Is Corvette Next With An SUV?
On the heels of Ford’s move to spread the Mustang brand out to include electric SUVs, there’s starting to be louder drum beats to do the same with the Corvette brand. The reasoning goes that the Corvette brand resonates so well because it hasn’t been tainted by past corporate gaffes. You know, the way all of the other brands have under the GM umbrella.
So the thinking is that this last virgin brand within GM should be diluted and bastardized like the rest of the GM brands have. Most of GM’s reputation went past the point of no return from the 1970s to the end of the 1980s. Twenty years.
Will GM make a Corvette SUV because it can?
GM got another shot at life after the government bailout in 2010. But, it had to shed a lot of brands that once had meaning but instead became meaningless and redundant. Now, some are calling for GM to do the same thing to Corvette by doing what Ford did with the Mustang; make an SUV and slap the Corvette name on it.
GM is a big corporation that gets desperate to show quarterly profits. Sometimes it makes some really bad decisions that have nothing to do with nurturing and protecting brands. Corvette has been pretty much left alone because it was inconsequential to GM’s bottom line. Now that it can’t get traction fast enough with Cadillac, Buick and Chevrolet, it’s looking around.
Is GM looking to bring back Hummer because Chevy trucks are slipping?
There is talk GM will bring back Hummer as an electric truck brand. Chevy trucks are only now starting to settle into third place in truck sales. Ram overtook Chevy trucks this year to snag second place. So, it would seem that the new good idea is to add another brand or two. You know, as it did with Saturn in the 1980s.
In theory, you can look at what Porsche has done as a roadmap for what you could do with Corvette. Porsche only had one product for years; the 911. Slowly, it built out its portfolio to include a lower-priced 911 called Boxster. Then, it slowly spread out into the SUV segment, then years later a four-door sedan.
But Chevy already has a lower-priced Corvette with the Camaro. The word is it won’t see another generation after the current one is given up. And Chevy also has lots of SUVs. And it has had a variety of sedans over the decades. The last ones will be killed off in 2020.
Anything with “Corvette” slapped onto it GM already makes
GM also has a high-end four-door like the Panamera in Cadillac. Cadillac has SUVs and all forms of four-door sedans. So, what is the magic all of these models that already exist within GM are going to get with Corvette slapped onto them? Anything GM makes with Corvette on its flanks it already makes. Why yank the Corvette brand down into the GM morass of mediocrity.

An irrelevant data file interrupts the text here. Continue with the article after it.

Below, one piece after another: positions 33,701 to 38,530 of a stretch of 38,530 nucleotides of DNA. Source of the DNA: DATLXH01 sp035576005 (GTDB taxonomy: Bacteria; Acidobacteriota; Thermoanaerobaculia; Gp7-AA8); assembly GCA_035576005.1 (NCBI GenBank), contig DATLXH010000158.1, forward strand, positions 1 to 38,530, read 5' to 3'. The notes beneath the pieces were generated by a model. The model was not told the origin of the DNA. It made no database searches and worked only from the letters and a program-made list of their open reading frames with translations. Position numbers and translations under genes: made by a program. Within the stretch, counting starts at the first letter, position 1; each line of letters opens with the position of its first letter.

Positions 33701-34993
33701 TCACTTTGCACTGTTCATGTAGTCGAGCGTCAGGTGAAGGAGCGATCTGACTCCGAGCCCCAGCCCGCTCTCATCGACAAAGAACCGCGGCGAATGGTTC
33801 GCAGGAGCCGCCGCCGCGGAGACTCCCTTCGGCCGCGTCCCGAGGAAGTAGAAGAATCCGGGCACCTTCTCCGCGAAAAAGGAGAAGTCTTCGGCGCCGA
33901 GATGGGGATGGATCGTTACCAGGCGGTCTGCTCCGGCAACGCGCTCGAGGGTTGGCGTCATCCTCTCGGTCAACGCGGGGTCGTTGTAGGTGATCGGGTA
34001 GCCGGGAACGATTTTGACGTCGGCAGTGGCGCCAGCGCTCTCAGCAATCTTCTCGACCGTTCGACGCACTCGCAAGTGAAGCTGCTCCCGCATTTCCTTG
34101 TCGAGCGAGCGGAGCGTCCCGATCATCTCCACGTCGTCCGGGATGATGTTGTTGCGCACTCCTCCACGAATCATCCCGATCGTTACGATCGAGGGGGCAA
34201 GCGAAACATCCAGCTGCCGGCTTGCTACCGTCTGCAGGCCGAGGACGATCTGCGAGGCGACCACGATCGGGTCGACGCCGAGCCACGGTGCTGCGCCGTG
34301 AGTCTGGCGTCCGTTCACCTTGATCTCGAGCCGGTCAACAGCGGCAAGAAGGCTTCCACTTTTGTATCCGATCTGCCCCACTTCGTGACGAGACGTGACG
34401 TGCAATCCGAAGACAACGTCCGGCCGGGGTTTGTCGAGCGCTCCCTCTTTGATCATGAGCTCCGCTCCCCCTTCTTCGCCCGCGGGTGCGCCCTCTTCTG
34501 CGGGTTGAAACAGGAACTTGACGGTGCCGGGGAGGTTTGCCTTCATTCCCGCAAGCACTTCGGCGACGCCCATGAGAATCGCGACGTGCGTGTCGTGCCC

Certain Wall Street analysts point to every company from Aston Martin to Jaguar and Lamborghini diving into the SUV soup. That’s their justification for a Corvette SUV. They ignore the fact that Corvette has an unsullied rep because it has Chevy to do that profit-making dirty work for it.
Those other companies have always had to make it on their own. The unique position that puts Corvette under Chevrolet is what makes it special. It’s just different than those other companies Wall Street likes to prop up their money-making schemes by mentioning. We promise, if GM starts to add product lines to Corvette like it’s other divisions already have, it will become like the other divisions. Why is that smart?
In spite of its vast resources GM is still making bad decisions
Look, nobody has a crystal ball. GM sure has the resources to study to death the idea of a Corvette line of vehicles. But, it has proven over time that how it decides things can many times be the wrong decision. In spite of all of those resources.
If the one honest brand GM has left becomes just like all of its other brands, why won’t the same thing become of it? Be that the case, why subject it to the doom of GM corporate malfeasance? Let it run with its newfound mid-engine glory and maintain the sweet spot it currently presides. Leave it up to the brainiacs within GM to figure out how to turn around Cadillac, Buick, and Chevy truck.
All one has to do is look at the decisions made for the Cadillac division. Go back six months, or 60 years-any timelines you choose. Then look at what GM has done in that timeframe, and see if you want those types of decisions made for Corvette.
Corvette has withstood those bad GM corporate decisions. Like a lone 180 hp engine in 1980, T-tops, and generally poor quality off and on over many periods of Corvette’s existence. It’s something magical that hasn’t befallen Corvette as it has with every other brand.
A Corvette SUV? Leave it be, please.